MBA Students Report Improved Full-Time Employment
UT Dallas Associate Dean Surveyed Students From Numerous Universities
Mar. 1, 2012
A survey of graduate students shows those seeking MBAs are increasingly employed in full-time jobs.
For the last two years, Naveen Jindal School of Management Associate Dean Monica Powell has surveyed part-time business administration graduate students, collecting information on everything from classroom preferences, to program design, to best communication methods to career outlook. She is continuing to expand her surveys to other student populations.
“I wanted to give MBA administrators a tool to gauge how their programs are faring, relative to students’ expectations and needs,” Powell said.
The latest survey brought more than 1,200 responses from 10 public and 12 private programs, which was an expansion of the study from the previous year.
Her research revealed the following:
- The part-timers registered a significant uptick in their full-time employment, up 7 percent. Eighty-four percent of respondents reported working full time — up from 77 percent in 2010. Correspondingly, unemployment dropped, from 11 percent in 2010 to 5.9 percent in 2011.
- Job-market good news did not translate into an optimistic occupational outlook. Instead, respondents tallied declines from the first survey in postgraduate career expectations, with fewer looking forward to promotions, new jobs, an industry change or professional growth.
- More and more millennials — students born since the early 1980s — are arriving on campuses and they expect a “dazzle factor” in the classroom. Sixty percent of 2011 respondents expected not only a lecture, case study or a combination of the two, but also group activities, business-problem simulations, YouTube videos and more.
- Students are increasingly using websites to shop for graduate schools, but once they enroll in a school they prefer email communication rather than social media.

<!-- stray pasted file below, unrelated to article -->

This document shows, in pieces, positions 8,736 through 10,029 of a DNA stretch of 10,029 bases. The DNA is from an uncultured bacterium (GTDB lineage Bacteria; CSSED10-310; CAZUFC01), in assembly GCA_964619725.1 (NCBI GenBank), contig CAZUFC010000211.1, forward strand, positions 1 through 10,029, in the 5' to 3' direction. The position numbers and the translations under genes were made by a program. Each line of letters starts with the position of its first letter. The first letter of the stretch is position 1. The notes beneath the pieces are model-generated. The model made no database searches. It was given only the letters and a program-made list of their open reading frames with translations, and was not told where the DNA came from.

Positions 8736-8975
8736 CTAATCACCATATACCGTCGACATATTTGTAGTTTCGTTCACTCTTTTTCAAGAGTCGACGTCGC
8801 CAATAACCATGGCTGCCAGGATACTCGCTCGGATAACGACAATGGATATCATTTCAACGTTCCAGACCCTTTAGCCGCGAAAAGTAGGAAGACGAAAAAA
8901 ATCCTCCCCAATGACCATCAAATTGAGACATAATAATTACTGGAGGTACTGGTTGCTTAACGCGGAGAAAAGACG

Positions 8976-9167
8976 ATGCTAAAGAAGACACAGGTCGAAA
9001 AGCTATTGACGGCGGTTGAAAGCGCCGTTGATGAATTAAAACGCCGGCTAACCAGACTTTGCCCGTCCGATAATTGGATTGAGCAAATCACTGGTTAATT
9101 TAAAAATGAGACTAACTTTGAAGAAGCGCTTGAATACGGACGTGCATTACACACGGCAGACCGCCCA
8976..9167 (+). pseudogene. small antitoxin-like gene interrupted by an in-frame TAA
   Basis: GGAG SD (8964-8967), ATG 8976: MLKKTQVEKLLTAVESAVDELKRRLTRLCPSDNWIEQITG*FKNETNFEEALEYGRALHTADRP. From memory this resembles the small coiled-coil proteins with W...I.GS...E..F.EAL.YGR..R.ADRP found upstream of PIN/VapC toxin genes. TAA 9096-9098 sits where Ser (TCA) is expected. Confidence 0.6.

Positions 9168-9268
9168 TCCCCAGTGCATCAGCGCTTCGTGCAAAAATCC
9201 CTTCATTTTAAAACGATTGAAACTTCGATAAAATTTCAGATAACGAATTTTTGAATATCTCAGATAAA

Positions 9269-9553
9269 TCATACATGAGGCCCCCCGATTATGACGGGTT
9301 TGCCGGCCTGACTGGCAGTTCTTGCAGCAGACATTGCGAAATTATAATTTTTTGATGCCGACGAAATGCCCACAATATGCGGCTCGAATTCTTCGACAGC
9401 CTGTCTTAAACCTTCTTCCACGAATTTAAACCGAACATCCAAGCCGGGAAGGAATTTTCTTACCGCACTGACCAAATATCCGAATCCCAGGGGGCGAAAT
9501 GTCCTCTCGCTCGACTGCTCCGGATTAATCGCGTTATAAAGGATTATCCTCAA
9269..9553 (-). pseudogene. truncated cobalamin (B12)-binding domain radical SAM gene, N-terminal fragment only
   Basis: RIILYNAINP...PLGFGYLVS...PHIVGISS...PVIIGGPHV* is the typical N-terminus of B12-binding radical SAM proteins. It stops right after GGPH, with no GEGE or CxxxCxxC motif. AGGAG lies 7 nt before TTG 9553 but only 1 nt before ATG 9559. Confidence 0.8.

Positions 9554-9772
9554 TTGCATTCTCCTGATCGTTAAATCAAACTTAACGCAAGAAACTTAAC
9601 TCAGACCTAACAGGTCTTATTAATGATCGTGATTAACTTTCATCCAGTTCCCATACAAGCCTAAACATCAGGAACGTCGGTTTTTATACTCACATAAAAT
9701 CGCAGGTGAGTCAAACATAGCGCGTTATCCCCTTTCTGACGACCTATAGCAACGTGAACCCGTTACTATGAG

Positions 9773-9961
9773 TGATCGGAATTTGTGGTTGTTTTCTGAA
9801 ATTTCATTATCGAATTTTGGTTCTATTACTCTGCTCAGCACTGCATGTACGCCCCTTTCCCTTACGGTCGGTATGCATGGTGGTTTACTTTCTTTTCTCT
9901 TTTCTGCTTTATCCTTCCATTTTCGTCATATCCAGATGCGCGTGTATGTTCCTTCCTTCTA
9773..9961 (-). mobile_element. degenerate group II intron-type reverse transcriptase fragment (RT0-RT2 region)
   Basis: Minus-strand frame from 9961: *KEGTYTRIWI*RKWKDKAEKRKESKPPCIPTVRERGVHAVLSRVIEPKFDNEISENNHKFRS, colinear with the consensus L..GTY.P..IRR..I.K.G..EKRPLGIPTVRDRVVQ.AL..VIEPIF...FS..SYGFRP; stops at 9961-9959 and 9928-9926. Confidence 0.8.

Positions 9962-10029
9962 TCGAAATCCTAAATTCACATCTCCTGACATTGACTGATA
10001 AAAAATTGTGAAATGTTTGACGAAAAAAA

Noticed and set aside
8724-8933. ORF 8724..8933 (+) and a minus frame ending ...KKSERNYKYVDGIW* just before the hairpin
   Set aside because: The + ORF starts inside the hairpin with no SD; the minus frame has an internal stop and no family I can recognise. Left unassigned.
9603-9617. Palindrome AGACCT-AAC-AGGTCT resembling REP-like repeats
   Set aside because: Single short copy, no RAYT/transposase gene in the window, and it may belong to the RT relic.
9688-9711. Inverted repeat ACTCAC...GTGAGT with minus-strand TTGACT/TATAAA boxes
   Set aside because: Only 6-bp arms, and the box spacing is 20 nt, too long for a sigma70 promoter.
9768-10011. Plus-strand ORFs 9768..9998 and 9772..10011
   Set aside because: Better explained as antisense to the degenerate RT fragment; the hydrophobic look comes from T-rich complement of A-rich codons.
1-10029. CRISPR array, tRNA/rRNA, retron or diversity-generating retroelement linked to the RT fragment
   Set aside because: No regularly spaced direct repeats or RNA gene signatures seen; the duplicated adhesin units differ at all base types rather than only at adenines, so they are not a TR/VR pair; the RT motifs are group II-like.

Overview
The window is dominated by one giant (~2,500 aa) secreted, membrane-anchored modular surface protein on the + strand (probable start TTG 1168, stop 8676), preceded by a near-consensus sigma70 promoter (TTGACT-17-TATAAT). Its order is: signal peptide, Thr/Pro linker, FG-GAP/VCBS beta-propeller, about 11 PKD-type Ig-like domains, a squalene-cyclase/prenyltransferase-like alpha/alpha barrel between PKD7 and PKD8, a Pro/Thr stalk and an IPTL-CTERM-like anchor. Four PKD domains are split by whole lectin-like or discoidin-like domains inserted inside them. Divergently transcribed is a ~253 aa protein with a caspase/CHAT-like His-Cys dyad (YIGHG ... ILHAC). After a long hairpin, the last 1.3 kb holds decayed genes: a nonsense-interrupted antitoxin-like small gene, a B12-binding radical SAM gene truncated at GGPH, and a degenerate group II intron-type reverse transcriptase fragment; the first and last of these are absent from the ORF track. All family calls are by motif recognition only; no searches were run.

- The percentage of part-time students who expect online course options jumped from under 40 percent in 2010 to 47 percent one year later.
Powell said it is important for schools to pay attention to some of these trends to shape their programs to the needs of students.
“Domestically, MBA program-enrollment numbers are trending down,” Powell said. “It seems to me, this is going to create greater competition for students. As the numbers shrink, differences in student expectations are going to become an important marketing factor.”
Powell said that one of those changes may be in how business schools connect with prospective students. Fewer students reported attending in-person, informational recruiting sessions. In 2010, 68 percent of respondents reported going to a session, but in 2011, that figure dropped to 59 percent.
“We are trending way down in terms of face-to-face selling of graduate schools of business,” Powell said.
She said this means prospective students are relying on Internet-based information, so schools should be creating websites that “convey not only the essentials but also the essence of their programs.”
For more information on the MBA Student Expectations Surveys, contact Powell at firstname.lastname@example.org.